For established guys, I'm all in favor of not enforcing arbitraty rules. Randy Johnson, Curt Schilling, etc., guys who are established workhorses, their pitch counts are going to be different than for others. My point is more about young guys. As for Kerry Wood's injury, that's sort of my point. When guys are young, their arms aren't yet mature, so they're more prone to be damaged, especially by funky pitches. (I don't know why this is the case, it's just that the numbers seem to bear it out, and it makes some intuitive sense. Also I'm neither a doctor nor someone who plays one on TV.)

N.B. this debate started at a Giants-Cubs game last year when I criticized Dusty Baker for overworking Wood and Prior. I stand by my criticisms.

Just for kicks, lets look at a couple of prominent burnouts. Same format as the last post (that is, name, first number is age when he throws 100 innings, next is when he throws 200, next is when he throws 300--I track up to age 26).

Fernando Valenzuela: 20 21 (285 innings at age 21)
Steve Avery: 20, 20 (99 innings at age 19, 210 at age 20)

Fernando was effectively done at age 30, although he had a decent year in 1993 and another in 1996.
Steve Avery's last year with 150 innings was 1995, when he was 25.
Livan Hernandez--the jury's still out on how he'll do (and his age!)
I know I'm missing some good ones, but I can't think of them at the moment. Schlamp, who am I missing?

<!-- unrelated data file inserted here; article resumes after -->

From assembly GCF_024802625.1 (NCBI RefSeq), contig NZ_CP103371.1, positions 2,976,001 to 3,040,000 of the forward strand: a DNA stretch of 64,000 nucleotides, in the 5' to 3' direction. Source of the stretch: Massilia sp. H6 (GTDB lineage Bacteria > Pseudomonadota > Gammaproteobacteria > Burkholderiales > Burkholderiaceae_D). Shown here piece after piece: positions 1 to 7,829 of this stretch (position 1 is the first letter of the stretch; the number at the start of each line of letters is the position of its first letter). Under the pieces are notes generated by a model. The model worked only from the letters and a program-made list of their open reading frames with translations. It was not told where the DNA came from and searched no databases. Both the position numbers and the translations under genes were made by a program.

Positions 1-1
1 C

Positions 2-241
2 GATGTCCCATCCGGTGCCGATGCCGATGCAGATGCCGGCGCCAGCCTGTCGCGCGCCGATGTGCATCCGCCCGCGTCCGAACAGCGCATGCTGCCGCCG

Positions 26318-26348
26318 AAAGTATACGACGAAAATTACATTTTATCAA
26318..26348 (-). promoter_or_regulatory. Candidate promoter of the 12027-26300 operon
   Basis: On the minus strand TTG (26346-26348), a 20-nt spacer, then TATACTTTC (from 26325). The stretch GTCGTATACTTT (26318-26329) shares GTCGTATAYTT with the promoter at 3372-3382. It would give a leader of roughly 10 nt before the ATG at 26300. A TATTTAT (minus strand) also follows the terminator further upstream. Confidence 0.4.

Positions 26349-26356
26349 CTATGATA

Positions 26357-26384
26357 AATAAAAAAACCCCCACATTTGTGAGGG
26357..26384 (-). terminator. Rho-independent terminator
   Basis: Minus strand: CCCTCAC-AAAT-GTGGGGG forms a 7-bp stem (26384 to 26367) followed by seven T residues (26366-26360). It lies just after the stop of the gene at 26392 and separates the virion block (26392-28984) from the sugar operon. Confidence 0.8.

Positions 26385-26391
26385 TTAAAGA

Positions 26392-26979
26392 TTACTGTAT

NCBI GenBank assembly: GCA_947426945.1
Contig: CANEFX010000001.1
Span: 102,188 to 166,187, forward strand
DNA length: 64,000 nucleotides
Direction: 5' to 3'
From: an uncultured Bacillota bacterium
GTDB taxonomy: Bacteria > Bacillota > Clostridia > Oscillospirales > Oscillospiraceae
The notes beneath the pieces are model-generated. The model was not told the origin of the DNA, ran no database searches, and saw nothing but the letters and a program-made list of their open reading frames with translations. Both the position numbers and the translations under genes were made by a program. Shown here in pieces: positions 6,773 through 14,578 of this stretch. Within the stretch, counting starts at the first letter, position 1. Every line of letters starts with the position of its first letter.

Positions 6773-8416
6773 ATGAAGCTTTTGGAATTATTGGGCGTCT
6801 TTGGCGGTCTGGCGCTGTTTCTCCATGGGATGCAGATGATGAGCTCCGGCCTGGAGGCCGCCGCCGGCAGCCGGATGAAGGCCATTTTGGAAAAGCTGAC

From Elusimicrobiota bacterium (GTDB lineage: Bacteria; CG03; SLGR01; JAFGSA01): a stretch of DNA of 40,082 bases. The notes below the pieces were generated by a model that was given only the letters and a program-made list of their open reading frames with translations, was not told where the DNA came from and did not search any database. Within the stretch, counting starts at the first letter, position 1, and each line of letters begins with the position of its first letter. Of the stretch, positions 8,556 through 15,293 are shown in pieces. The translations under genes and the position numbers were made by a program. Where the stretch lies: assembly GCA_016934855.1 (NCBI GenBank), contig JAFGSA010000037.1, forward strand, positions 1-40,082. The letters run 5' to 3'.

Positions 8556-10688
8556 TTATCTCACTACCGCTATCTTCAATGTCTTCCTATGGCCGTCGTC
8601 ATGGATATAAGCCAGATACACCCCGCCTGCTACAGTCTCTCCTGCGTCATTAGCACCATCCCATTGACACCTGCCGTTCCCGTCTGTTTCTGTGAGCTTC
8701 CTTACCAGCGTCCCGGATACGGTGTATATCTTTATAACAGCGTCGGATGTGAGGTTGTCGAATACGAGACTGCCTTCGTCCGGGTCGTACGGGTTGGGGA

(Man I'm happy to talk about something other than how George Bush has destroyed our standing across the Muslim world by needlessly invading Iraq and then bungling it. Whoo-hoo! Here's to ignoring this great American disaster--"It's not Vietnam, it's worse!"--by paying attention to baseball)

Sunday, July 11, 2004

Pitch Counts

I've been having a dispute with Ed Cho about pitch counts.

Cho thinks they're given too much importance. I disagree. I think that for young pitchers, it's very important to keep a low pitch count. Pitching puts extreme stress on a pitcher's arm. I read an article once about how guys who pitch a ton of innings early in their career burn out. (Note, I'm using innings as a proxy for pitch count here.)

To test this, I looked at career leaders in wins. (Because the general consensus is that pitching these days is tougher than the 50's because the 7-9 hitters are so much better, I arbitrarily required a pitcher to start his career in 1960 or later to be considered.) I look at how many innings these guys threw. Because they are the career leaders, they are the most durable arms in baseball over the last 40 years. I assign an age based on that pitcher's age at the start of the season. I only look up to the age 26. The first number is the age the pitcher first threw 100 innings, the second number is 200, the third is 300 (if he pitched 300 before turning 27)

Carlton 22 23
Ryan 21 25 26